Mar 22

47 min 7 sec

Dr. Robert Jackson has experience both as a professor in the humanities, working at The King’s College in New York, and experience as the director of Great Hearts Academies—a network of K-12 classical charter schools that emphasize liberal arts education. In this conversation, he talks with Angel Adams Parham about the benefits of taking a K-16 view of liberal arts education.

Mar 15

58 min 33 sec

Jeff Bilbro talks with Phillip Donnelly about his forthcoming book, The Lost Seeds of Learning: The Verbal Arts and Christian Faith. Professor Donnelly serves as Director of the Great Texts Program in the Honors College at Baylor University. His research focuses on the historical connections between philosophy, theology, and imaginative literature, with particular attention to Renaissance literature and the reception of Classical educational traditions. He also works with classical school educators in the K-12 setting.

Mar 9

55 min 2 sec

Who are the liberal arts for?  It is often assumed that liberal arts education is for the privileged, for those who have little need of a practical skill or trade. But this view dismisses much experience which shows that the least advantaged are often the most strongly impacted by liberal arts education and have the most to gain from it. In this conversation we hear from Dr. Emily Auerbach who has spent nearly twenty years engaging in liberal arts education with the least advantaged, and Dr. Francis Su, who has mentored and co-authored with a young man who has found his voice in high level mathematics, despite being imprisoned. Odyssey Project Website  Odyssey Project Documentary  Mathematics for Human Flourishing  Math Prize Shared with Christopher Jackson 

Feb 28

42 min 49 sec

Rachel Griffis talks with John Rocha about the role of sports in a liberal arts education. They discuss the importance of the body in education and the liberating effects of incorporating all aspects of a person in learning. John is Head of School at Ozark Catholic Academy in Northwest Arkansas. 

Feb 16

42 min 47 sec

2020 has exacerbated longstanding pressures facing many institutions dedicated to liberal arts formation: ongoing technological developments, economic shifts, and political divisions have been intensified by the events of this year. The Liberating Arts has focused on how institutions of higher education might respond to these realities, but many magazines are seeking related paths forward as they seek to foster humane, liberating conversations. We invited editors at three periodicals—Comment Magazine, The Hedgehog Review, and Plough Quarterly—to dialogue with Jeff Bilbro about their perspectives on these questions. B.D. McClay, Peter Mommsen, and Anne Snyder discuss how they seek to shape thoughtful conversations in an age where crises such as the COVID-19 pandemic and social injustice more often elicit soundbites, clickbait, and memes.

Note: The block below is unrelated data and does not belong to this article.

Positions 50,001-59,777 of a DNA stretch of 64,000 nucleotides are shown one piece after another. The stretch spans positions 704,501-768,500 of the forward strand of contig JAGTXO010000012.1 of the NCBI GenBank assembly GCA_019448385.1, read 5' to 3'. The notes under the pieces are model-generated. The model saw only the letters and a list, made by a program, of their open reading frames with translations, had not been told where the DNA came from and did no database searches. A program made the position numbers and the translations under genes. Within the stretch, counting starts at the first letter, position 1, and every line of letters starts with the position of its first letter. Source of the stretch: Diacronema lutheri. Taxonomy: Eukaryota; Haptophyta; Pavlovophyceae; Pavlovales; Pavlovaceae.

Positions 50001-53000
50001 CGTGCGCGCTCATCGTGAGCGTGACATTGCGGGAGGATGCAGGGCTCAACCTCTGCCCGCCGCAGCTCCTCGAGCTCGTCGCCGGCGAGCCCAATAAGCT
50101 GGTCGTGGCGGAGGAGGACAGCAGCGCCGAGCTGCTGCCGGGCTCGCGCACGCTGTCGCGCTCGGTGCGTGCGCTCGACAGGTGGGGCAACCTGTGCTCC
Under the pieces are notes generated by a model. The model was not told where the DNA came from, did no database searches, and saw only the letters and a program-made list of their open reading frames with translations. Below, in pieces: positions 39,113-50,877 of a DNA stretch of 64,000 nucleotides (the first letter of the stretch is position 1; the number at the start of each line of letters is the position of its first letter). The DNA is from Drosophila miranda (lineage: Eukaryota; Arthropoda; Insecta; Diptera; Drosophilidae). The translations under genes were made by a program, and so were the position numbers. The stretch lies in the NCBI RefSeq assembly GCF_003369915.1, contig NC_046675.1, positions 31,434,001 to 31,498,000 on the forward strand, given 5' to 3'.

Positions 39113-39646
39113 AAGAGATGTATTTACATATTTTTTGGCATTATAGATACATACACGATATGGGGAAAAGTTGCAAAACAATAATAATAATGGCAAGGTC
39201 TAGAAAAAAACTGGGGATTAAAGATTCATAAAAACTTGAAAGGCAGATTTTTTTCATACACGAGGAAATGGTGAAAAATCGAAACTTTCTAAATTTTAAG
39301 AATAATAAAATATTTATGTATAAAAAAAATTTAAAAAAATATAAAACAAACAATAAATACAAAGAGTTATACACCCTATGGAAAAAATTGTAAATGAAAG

Jan 18

1 hr 4 min

Reading guru Karen Swallow Prior (author of On Reading Well) interviews the ‘Neil Postman of our age’ Sven Birkerts (author of The Gutenberg Elegies) about how digital technologies can deform our freedom and our humanity. But also how reading may counter such malformation!

Jan 11

45 min 51 sec

We hear quite a bit about applying what we learn to make it relevant. However, such conversations are usually aimed at the use of certain disciplines. Artist Makoto Fujimura counters these assertions by describing education as a creative activity. All truly human activity should be creating beauty. His new book Art and Faith forms the basis of this conversation between Jessica and Mako.

Jan 4

33 min 43 sec

The co-directors of the Wade center at Wheaton, Crystal and David Downing, discuss C.S. Lewis and Dorothy L Sayers's lifelong interest in the liberal arts. Both Christian intellectuals believed we had lost the type of education that forms human beings as thinkers with hearts.

Dec 2020

50 min 46 sec

Rachel Griffis talks with Shann Ray about living an interdisciplinary life, the contributions of psychology to a liberal arts education, and his recent book Atomic Theory 7: Poems to My Wife and God. Shann is a Professor of Leadership Studies at Gonzaga University. Additionally, he is a licensed clinical psychologist as well as a poet, novelist, author of short stories, and a recipient of numerous awards in creative writing. He has also published scholarship on forgiveness and leadership studies

Dec 2020

53 min 41 sec

Jeff Bilbro talks with Ari Schulman, the editor of The New Atlantis, about how this magazine works to bridge some of the dangerous divides that mark our public discourse: the divide between STEM and the liberal arts, between experts and populists, between science and public policy. The also discuss the relation between journals like The New Atlantis and institutions of higher education.